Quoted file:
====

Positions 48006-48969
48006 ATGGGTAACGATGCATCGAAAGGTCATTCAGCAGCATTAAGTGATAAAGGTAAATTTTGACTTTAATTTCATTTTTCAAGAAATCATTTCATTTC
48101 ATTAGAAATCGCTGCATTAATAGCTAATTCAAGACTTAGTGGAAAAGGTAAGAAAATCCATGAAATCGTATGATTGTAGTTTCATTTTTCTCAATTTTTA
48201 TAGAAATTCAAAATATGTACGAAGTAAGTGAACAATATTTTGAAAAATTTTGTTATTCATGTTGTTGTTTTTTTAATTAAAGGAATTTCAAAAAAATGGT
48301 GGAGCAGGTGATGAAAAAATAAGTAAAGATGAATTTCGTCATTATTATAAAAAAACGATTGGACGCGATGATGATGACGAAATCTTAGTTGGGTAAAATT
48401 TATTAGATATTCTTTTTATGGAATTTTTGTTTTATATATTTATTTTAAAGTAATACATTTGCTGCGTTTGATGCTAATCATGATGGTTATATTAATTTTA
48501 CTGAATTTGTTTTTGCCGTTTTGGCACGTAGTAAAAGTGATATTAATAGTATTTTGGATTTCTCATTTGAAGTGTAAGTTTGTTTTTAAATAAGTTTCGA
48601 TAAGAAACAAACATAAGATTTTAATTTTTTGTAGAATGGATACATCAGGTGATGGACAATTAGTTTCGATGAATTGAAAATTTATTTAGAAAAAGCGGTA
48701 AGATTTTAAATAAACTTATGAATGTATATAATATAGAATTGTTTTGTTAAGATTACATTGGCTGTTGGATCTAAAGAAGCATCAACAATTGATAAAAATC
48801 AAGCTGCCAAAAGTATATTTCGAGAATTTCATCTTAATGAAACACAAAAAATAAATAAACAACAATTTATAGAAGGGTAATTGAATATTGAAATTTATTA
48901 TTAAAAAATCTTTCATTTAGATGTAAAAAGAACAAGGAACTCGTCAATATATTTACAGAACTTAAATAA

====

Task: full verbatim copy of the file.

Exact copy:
Positions 48006-48969
48006 ATGGGTAACGATGCATCGAAAGGTCATTCAGCAGCATTAAGTGATAAAGGTAAATTTTGACTTTAATTTCATTTTTCAAGAAATCATTTCATTTC
48101 ATTAGAAATCGCTGCATTAATAGCTAATTCAAGACTTAGTGGAAAAGGTAAGAAAATCCATGAAATCGTATGATTGTAGTTTCATTTTTCTCAATTTTTA
48201 TAGAAATTCAAAATATGTACGAAGTAAGTGAACAATATTTTGAAAAATTTTGTTATTCATGTTGTTGTTTTTTTAATTAAAGGAATTTCAAAAAAATGGT
48301 GGAGCAGGTGATGAAAAAATAAGTAAAGATGAATTTCGTCATTATTATAAAAAAACGATTGGACGCGATGATGATGACGAAATCTTAGTTGGGTAAAATT
48401 TATTAGATATTCTTTTTATGGAATTTTTGTTTTATATATTTATTTTAAAGTAATACATTTGCTGCGTTTGATGCTAATCATGATGGTTATATTAATTTTA
48501 CTGAATTTGTTTTTGCCGTTTTGGCACGTAGTAAAAGTGATATTAATAGTATTTTGGATTTCTCATTTGAAGTGTAAGTTTGTTTTTAAATAAGTTTCGA
48601 TAAGAAACAAACATAAGATTTTAATTTTTTGTAGAATGGATACATCAGGTGATGGACAATTAGTTTCGATGAATTGAAAATTTATTTAGAAAAAGCGGTA
48701 AGATTTTAAATAAACTTATGAATGTATATAATATAGAATTGTTTTGTTAAGATTACATTGGCTGTTGGATCTAAAGAAGCATCAACAATTGATAAAAATC
48801 AAGCTGCCAAAAGTATATTTCGAGAATTTCATCTTAATGAAACACAAAAAATAAATAAACAACAATTTATAGAAGGGTAATTGAATATTGAAATTTATTA
48901 TTAAAAAATCTTTCATTTAGATGTAAAAAGAACAAGGAACTCGTCAATATATTTACAGAACTTAAATAA